As red blends have expanded Washington’s landscape, talented winemakers continue to explore the boundaries — if any — of this style of wine.
Not so many years ago, we mostly saw Bordeaux-style blends that included primarily Cabernet Sauvignon, Merlot and Cabernet Franc. Now we are noticing not only a lot more using Syrah — which adds a certain richness to red wines — but also with many other varieties, including Sangiovese, Mourvèdre, Carménère and Grenache.
Using so many different grapes not only adds complexity and interest in a wine, but it also helps the wine taste more “complete” because each element can fill a need in its flavors and structure.
Such wines help make the Washington wine industry so much more interesting. Here are a few red blends we’ve tasted recently. Ask for them at your favorite wine merchant or contact the wineries directly.
• Smasne Cellars 2011 The Farmer Red, Columbia Valley, $18: This blend Cabernet Sauvignon, Malbec and Syrah offers aromas of black currant, blackberry and huckleberry as well as crushed herbs and Western serviceberry. Its rich and creamy structure presents flavors akin to black cherry and more huckleberry with boysenberry acidity. (13.9% alc.)
• William Grassie Wine Estates 2011 Impératrice, Columbia Valley, $44: The inaugural vintage from this Woodinville, Wash., winery is a blend of Merlot, Cabernet Sauvignon, Cabernet Franc and Petit Verdot that presents aromas of black cherry, blackberry, cassis, cola and spice, followed by flavors of boysenberry, blueberry, raspberry and Montmorency cherry. (14.4% alc.)
• Mannina Cellars 2012 Cali Red Blend, Walla Walla Valley, $18: This blend of Cabernet Sauvignon, Merlot and Sangiovese is reminiscent of a fruit compote with blackberry, blueberry and strawberry, but there also are notes of sage, oregano and black olive. Flavors of plums, black cherry and more strawberry are met with moderate tannin, good acidity and a pinch of black pepper. (13.8% alc.)
• Telaya Wine Co. 2011 Turas, Columbia Valley, $30: Boise winemakers Earl and Carrie Sullivan crafted this Syrah-based blend from Washington grapes. Aromas of black cherry and black currant include milk chocolate, rose petal, crushed herbs and a bit of charred wood. Sweet flavors of cherries and currants pick up notes of rhubarb compote and firm tannins. (13.8% alc.)
• Bunchgrass Winery 2011 Founder’s Blend, Walla Walla Valley $35: Cabernet Franc long has been the secret sauce to this blend. This showcases aromas of black cherry, dark toast and black olive with pleasing herbal note. The rich drink is filled with black raspberry and plum flavors, backed by moderate tannins and capped by a remarkable finish that includes a sprinkle of cocoa powder, a pinch of crushed herbs and a dash of black pepper. (14.5% alc.)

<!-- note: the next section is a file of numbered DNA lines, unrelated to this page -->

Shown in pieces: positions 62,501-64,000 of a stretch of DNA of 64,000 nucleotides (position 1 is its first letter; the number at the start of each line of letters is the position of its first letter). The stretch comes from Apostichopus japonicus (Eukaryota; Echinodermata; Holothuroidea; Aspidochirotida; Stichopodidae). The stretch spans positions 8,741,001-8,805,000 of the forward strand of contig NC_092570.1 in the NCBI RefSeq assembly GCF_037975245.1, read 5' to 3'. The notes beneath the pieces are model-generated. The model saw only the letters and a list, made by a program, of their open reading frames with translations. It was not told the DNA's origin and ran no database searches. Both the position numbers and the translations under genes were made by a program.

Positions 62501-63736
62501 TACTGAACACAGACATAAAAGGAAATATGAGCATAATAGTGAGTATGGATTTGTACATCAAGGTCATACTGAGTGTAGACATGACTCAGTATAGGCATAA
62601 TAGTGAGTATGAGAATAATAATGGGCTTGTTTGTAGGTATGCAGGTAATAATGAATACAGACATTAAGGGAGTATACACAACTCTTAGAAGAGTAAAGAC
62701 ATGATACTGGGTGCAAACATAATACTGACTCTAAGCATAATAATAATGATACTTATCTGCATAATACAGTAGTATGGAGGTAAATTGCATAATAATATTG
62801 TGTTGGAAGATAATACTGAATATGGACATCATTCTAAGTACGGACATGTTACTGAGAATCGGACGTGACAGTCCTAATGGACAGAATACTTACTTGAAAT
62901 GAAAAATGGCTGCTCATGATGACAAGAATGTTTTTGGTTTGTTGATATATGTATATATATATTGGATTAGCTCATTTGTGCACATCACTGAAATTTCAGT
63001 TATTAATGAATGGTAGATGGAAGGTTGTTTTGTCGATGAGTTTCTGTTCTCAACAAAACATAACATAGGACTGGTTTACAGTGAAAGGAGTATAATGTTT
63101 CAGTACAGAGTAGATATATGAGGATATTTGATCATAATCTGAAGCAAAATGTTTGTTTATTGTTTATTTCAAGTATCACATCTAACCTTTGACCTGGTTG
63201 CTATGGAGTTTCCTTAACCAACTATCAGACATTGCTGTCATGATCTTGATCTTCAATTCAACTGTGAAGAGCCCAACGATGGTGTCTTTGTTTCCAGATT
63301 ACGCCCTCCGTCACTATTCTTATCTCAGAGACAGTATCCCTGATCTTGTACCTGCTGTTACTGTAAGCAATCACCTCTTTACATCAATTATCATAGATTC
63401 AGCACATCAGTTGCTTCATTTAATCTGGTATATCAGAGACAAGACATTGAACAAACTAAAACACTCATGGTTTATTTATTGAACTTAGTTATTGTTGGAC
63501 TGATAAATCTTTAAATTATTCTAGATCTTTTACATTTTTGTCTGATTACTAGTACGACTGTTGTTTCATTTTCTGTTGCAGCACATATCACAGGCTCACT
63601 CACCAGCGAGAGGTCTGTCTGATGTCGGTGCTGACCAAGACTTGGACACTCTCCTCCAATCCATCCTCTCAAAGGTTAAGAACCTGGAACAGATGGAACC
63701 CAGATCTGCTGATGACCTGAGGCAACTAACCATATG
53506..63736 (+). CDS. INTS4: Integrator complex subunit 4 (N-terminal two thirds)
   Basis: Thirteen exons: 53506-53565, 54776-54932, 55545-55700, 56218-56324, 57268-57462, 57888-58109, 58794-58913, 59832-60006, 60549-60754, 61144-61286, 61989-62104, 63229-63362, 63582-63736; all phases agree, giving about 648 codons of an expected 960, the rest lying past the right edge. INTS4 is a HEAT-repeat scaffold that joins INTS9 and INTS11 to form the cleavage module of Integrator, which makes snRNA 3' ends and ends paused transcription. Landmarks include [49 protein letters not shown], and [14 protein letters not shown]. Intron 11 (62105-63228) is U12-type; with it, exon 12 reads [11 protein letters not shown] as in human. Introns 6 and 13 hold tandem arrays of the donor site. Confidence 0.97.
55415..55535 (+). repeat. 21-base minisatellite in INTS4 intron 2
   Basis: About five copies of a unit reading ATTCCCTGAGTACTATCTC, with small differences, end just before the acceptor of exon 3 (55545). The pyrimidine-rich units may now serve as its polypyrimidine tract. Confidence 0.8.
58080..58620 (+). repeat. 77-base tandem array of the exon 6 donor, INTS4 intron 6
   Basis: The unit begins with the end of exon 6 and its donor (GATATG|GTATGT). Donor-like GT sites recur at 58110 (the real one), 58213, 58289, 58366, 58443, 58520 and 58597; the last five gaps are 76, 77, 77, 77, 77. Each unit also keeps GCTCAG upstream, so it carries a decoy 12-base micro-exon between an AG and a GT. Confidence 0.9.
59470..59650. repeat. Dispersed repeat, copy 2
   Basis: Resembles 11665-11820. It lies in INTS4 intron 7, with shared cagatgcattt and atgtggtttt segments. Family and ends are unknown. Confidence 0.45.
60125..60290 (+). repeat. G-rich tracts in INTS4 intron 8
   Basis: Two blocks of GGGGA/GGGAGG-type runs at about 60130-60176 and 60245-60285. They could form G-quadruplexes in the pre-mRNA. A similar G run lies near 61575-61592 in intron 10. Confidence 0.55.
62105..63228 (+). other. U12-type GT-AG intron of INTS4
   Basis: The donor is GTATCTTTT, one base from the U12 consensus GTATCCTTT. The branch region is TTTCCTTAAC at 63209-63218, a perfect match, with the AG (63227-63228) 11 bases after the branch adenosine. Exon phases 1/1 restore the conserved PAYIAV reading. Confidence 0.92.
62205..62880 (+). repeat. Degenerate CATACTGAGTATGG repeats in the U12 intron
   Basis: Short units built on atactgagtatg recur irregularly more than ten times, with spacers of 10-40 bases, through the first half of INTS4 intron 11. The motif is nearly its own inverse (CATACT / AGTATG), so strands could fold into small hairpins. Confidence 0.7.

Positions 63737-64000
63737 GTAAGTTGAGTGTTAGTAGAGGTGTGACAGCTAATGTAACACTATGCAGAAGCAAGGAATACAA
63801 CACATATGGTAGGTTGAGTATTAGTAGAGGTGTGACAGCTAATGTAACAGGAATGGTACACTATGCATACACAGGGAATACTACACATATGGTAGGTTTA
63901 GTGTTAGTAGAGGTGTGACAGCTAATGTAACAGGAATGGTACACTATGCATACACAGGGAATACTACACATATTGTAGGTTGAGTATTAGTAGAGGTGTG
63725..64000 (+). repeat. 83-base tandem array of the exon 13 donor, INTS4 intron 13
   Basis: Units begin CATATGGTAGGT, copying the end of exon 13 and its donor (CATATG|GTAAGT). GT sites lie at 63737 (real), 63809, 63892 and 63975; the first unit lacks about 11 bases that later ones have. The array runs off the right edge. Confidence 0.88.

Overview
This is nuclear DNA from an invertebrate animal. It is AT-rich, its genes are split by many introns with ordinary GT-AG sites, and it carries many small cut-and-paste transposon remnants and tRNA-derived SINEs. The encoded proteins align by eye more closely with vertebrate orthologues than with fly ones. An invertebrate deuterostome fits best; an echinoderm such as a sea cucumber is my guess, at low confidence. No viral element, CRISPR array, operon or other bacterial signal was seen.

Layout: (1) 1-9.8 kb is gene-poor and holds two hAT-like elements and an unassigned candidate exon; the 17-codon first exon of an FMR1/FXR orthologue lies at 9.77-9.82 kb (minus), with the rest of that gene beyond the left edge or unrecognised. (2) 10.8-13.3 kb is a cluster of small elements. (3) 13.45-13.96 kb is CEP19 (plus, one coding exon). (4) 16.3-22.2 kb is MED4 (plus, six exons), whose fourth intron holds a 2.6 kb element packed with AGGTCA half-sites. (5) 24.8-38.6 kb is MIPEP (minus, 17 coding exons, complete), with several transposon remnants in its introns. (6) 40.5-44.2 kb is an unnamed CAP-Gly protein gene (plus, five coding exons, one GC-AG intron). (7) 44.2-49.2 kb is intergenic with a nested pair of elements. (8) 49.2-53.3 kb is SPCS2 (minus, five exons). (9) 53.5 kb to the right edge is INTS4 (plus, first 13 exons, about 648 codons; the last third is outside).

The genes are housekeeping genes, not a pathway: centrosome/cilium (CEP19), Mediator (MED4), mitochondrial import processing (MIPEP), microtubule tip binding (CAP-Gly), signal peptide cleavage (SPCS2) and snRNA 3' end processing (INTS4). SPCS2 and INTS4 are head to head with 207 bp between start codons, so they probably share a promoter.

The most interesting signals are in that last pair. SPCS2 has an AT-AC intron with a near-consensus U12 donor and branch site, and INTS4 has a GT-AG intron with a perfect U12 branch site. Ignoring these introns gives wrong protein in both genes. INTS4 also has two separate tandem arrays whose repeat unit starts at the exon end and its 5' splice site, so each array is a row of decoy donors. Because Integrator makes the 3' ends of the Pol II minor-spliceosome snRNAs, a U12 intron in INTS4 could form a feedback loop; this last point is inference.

• Dusted Valley Vintners 2012 StoneTree Vineyard Squirrel Tooth Alice, Wahluke Slope, $39: This Rhône-style blend of Grenache, Mourvèdre and Petite Sirah unleashes gamy aromas with blackberry, dark plums, black pepper, Dr Pepper and brambleberry leaf. That theme plays out on a palate that’s fruit-filled and spicy with dusty tannins. There’s plenty of complexity from the midpalate on back with notes of mincemeat, black licorice, black olive and cigar box. (15.5% alc.)
• Bombing Range 2010 Red Wine, Horse Heaven Hills, $16: McKinley Springs has grown to become one of the Northwest’s largest vineyards at 2,000 acres, producing beautiful fruit for nearly 30 wineries since it first was planted in 1980. This is a blend of Syrah, Cabernet Sauvignon, Cabernet Franc and Mourvèdre with aromas of plum and Marionberry, followed by flavors of dark purple fruit. (13.5% alc.)
• Doyenne 2011 Aix, Red Mountain, $38: DeLille winemaker Chris Upchurch leads with Syrah in this luscious blend. It starts with aromas of black pepper, blackberry fruit leather and plum. Those spill out onto the palate in an inky fashion that already shows a sense of balance as raspberry and pomegranate acidity is joined by dusty plum skin tannins. (14.2% alc.)
• Eric Degerman and Andy Perdue run Great Northwest Wine, a news and information company. Learn more about wine at www.greatnorthwestwine.com.